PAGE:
Adolescents, Teenagers, and Non-Suicidal Self-Injury

In recent years the mental health community has become more aware of self-harm practices in the adolescent and young adult populations. Non-suicidal self-injury (NSSI) has been difficult for therapists and parents to fully understand due to its sensitive nature and the fear of suicidal ideation. Teenagers and young adults turn to this behavior to release emotional pain that they aren’t sure how to process and manage.

Although unhealthy and at times extremely dangerous, adolescents that practice NSSI are generally not suicidal and are using this practice to cope with painful experiences. As a result, therapist and parents are unsure how to act. Do we create a safety plan? Make sure the teenager is never left alone? Take them to the hospital?

In this article we’ll discuss the ins and outs of NSSI and how you can help your teenager navigate these rocky waters.

What is Non-Suicidal Self-Injury (NSSI)?

Non-suicidal self-injury, aka self-harm, is performed through avenues such as cutting, burning, hitting hard objects or self, pinching, scratching, and even interfering with healing wounds (Peterson et al., 2008). It is commonly assumed that NSSI is an attention seeking behavior and it certainly can be, but typically not as a means of hurting others or gaining sympathy. Rather, it tends to be used as a cry for help because of depression and/or anxiety.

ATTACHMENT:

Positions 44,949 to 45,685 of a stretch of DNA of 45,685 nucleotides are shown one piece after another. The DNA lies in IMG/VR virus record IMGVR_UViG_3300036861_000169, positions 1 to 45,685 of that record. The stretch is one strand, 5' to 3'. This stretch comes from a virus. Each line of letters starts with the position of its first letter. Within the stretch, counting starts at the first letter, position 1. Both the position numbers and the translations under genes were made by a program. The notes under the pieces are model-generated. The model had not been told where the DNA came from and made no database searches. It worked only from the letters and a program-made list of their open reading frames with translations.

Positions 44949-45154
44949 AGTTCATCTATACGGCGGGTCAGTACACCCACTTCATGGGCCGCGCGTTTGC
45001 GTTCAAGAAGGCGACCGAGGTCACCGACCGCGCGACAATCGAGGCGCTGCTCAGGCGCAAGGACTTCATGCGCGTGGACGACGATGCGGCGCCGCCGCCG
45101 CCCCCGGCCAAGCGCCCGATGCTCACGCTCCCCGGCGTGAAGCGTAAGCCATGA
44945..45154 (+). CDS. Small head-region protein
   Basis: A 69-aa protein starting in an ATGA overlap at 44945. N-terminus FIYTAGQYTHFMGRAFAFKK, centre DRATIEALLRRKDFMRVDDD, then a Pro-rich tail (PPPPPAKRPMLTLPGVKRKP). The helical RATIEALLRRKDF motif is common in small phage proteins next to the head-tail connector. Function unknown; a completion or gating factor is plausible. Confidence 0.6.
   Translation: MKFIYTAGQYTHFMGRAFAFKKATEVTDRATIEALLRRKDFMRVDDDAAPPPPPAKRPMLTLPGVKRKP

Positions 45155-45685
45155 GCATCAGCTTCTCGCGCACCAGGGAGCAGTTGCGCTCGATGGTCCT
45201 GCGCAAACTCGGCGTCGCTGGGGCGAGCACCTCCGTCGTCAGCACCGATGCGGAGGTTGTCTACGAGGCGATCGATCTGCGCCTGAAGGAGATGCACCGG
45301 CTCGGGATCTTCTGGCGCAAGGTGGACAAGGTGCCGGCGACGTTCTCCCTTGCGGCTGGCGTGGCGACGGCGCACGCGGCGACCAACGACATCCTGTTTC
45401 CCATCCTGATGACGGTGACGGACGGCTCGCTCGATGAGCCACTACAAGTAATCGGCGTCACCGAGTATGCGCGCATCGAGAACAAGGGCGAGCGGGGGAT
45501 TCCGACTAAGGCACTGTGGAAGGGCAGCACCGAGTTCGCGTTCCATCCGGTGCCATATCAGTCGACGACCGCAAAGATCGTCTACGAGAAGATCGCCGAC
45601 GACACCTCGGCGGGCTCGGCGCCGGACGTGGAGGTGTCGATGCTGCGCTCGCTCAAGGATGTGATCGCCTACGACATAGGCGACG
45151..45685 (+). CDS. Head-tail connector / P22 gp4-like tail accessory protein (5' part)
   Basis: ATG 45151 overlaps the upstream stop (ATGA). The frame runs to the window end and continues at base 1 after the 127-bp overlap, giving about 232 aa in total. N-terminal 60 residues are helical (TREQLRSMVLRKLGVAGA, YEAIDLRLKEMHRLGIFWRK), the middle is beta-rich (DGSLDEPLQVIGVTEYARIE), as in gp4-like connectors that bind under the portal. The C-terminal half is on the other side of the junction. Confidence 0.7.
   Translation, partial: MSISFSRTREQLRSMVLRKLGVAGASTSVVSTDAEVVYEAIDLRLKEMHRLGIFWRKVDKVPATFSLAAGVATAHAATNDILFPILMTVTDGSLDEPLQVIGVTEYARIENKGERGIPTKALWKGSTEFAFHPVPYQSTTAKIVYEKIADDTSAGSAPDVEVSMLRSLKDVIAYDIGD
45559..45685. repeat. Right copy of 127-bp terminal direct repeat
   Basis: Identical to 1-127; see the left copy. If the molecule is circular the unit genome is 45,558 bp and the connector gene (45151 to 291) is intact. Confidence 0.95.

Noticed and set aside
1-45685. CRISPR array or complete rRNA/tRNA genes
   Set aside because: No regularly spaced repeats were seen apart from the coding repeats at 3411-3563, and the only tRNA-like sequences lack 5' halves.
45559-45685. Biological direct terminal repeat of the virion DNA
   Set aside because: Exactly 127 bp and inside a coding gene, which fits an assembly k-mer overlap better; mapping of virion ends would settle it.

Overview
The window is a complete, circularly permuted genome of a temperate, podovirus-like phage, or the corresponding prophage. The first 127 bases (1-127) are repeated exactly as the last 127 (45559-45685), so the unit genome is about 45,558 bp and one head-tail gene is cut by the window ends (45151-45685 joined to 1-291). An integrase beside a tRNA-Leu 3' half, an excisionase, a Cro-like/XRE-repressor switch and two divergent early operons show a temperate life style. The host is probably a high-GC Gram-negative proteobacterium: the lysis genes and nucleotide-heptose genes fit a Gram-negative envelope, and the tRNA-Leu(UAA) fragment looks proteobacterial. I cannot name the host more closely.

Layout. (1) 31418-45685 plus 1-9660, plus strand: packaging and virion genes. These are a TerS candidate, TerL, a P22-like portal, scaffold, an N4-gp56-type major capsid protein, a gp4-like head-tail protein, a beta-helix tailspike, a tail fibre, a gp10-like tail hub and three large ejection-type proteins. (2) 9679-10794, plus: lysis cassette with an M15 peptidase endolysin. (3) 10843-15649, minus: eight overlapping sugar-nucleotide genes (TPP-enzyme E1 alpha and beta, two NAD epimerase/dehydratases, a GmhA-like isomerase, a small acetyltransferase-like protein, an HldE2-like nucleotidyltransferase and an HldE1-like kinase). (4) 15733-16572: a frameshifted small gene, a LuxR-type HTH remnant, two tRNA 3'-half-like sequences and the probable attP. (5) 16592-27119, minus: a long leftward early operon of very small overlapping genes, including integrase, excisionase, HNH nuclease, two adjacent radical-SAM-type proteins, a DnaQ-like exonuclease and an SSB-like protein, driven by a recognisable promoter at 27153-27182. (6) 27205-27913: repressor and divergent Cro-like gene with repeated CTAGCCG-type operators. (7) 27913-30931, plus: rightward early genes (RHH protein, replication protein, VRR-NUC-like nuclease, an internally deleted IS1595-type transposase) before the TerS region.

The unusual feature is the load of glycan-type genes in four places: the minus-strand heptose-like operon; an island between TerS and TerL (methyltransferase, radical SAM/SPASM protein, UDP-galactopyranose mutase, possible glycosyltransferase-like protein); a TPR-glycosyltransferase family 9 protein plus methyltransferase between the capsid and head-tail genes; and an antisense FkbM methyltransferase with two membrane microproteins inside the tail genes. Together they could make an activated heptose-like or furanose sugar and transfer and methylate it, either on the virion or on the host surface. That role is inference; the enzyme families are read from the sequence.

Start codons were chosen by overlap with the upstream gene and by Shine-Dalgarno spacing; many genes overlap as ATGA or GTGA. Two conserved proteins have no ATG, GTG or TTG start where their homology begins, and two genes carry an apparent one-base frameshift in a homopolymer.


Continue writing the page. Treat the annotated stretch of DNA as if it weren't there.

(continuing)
Some people choose to engage in NSSI as a means of self-punishment, but most often the action is carried out simple to create a physical outlet to emotional pain. Oftentimes, parents of teens that engage in self-harm behavior don’t understand this explanation and tend to respond with statements of confusion trying to figure out why someone would cause intentional pain when they are already hurting.

Why Do People Engage in Non-Suicidal Self-Injury?

Studies have shown several possible reasons for this phenomenon, the most promising of which is the observation that the removal of physical pain brings emotional release. Therefore, it isn’t the pain that causes the relief but the way the person feels once the pain has stopped (Association for Psychological Science, 2017).

Other theories include the idea that the pain provides a distraction for the emotional pain and the release of hormones provides a sense of relief from negative thoughts causing the emotional distress. Whatever the reason someone chooses to engage in NSSI the fact remains that it is a potentially dangerous practice that can lead to long-term, negative effects on health.

Many treatment options are available to help individuals cope with painful emotional distress. If you or someone you know is engaging in self-harm behaviors seek support from a local therapist or contact your local crisis line.

How to Help Your Teenager Overcome NSSI

While discovering that your teenager is engaging in self-harm practices is disturbing for you as parents, it’s important to remain calm. Whether your child has disclosed this information to you of their own accord, you were told by their therapist or friend, or you discover it on your own, it’s important to remember that regardless of the reasons behind the behavior your child is in severe emotional pain and they need your support more than ever.